This is a growing concern, as:

  • The ATF estimated that in just 2019, over 10,000 ghost guns were recovered by law enforcement.

  • The CA Bureau of Firearms seized 512 percent more ghost guns from persons identified through the Armed Prohibited Persons System database in 2019 than in 2018.

  • In January 2020, the ATF’s Los Angeles Field Division reported that over 40 percent of its cases involved ghost guns.

  • In San Francisco, the number of ghost guns seized by local law enforcement jumped 600 percent between 2017 and 2019

  • In Onondaga County, in New York State the number of ghost guns recovered jumped 188 percent between 2018 and 2019 and in 2020, the county was again on track to break their record for recoveries - halfway through the year, more ghost guns had been recovered than in all of 2019.

Two states, Hawaii and New Jersey, and two cities, Philadelphia and Washington, D.C., have already instituted bans on ghost guns or parts and kits used to assemble these weapons, and several other states including California, Rhode Island, and Connecticut have also passed laws regulating ghost guns. Both New York state and San Francisco are considering legislation surrounding ghost guns, and the parts and kits used to assemble ghost guns as well bans.

About Brady’s First-of-its-Kind Lawsuit, McFadyen v. Ghost Gunner Inc.:

Represented by Brady and the international law firm Orrick, Herrington, & Sutcliffe the survivors and the families of the people killed in the 2017 mass shooting in Rancho Tehama, California, recently brought forward McFadyen v. GhostGunner Inc., the nation’s first two civil lawsuits by victims of gun violence against the ghost gun industry.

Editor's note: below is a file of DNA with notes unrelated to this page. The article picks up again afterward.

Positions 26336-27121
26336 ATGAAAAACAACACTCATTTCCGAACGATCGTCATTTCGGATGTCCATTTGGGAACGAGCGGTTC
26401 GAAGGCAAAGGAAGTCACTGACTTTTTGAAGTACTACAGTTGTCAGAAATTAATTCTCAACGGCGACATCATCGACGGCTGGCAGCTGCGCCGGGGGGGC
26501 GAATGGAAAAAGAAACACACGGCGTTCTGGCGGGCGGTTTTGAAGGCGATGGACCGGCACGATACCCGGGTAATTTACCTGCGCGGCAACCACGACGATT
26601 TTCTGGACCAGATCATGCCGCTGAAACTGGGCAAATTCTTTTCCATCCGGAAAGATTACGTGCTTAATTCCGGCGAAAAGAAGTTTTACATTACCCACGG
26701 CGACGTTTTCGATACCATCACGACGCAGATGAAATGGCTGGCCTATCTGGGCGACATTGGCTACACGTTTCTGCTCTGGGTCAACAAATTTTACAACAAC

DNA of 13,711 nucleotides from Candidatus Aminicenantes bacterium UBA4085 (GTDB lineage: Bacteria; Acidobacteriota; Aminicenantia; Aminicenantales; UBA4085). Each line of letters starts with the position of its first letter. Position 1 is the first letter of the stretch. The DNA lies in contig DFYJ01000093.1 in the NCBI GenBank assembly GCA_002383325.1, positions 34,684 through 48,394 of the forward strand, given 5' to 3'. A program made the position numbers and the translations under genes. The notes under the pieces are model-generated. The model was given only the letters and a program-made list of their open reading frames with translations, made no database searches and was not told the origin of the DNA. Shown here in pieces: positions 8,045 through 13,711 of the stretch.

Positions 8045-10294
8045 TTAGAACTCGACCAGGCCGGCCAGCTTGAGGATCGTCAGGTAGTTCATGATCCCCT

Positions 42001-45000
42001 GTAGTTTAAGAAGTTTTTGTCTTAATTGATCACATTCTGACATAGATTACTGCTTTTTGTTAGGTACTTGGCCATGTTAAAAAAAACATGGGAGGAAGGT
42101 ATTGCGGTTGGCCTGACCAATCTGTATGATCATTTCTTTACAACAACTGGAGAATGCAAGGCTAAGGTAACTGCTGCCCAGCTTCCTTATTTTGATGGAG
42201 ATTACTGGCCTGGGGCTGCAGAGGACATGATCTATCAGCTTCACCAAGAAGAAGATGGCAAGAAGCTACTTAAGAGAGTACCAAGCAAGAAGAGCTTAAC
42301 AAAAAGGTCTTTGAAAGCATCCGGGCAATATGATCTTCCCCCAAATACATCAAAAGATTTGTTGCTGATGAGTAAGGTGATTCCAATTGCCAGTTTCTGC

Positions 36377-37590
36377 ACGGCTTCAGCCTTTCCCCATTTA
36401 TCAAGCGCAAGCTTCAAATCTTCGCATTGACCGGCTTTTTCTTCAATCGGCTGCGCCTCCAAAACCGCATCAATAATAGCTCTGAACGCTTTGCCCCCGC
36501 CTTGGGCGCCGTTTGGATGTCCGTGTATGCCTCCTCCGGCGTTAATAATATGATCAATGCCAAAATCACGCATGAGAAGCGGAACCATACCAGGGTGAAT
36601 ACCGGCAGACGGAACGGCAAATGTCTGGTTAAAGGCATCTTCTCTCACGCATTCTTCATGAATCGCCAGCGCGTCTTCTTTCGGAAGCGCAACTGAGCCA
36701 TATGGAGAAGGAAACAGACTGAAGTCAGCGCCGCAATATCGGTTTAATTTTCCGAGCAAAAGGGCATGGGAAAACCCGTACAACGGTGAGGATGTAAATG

Plaintiffs allege in the complaint that the defendants have chosen to engage in a business that utilizes online loopholes that enable prohibited purchasers to acquire weapons without a Brady Background Check or any interaction with a Federal Firearms Licensee (FFL). In doing so, Brady alleges that the defendants have chosen to intentionally undermine federal and state gun laws by designing, marketing, and selling ghost gun kits and firearms parts, which allowed the Rancho Tehama gunman, who was barred from purchasing or possessing a firearm, to obtain two AR-15-style ghost guns. During the gunman’s shooting spree in November 2017, he killed five people and injured 18 others at eight separate crime scenes, including an elementary school.

Brady has one powerful mission — to unite all Americans against gun violence. We work across Congress, the courts, and our communities with over 90 grassroots chapters, bringing together young and old, red and blue, and every shade of color to find common ground in common sense. In the spirit of our namesakes Jim and Sarah Brady, we have fought for over 45 years to take action, not sides, and we will not stop until this epidemic ends. It’s in our hands.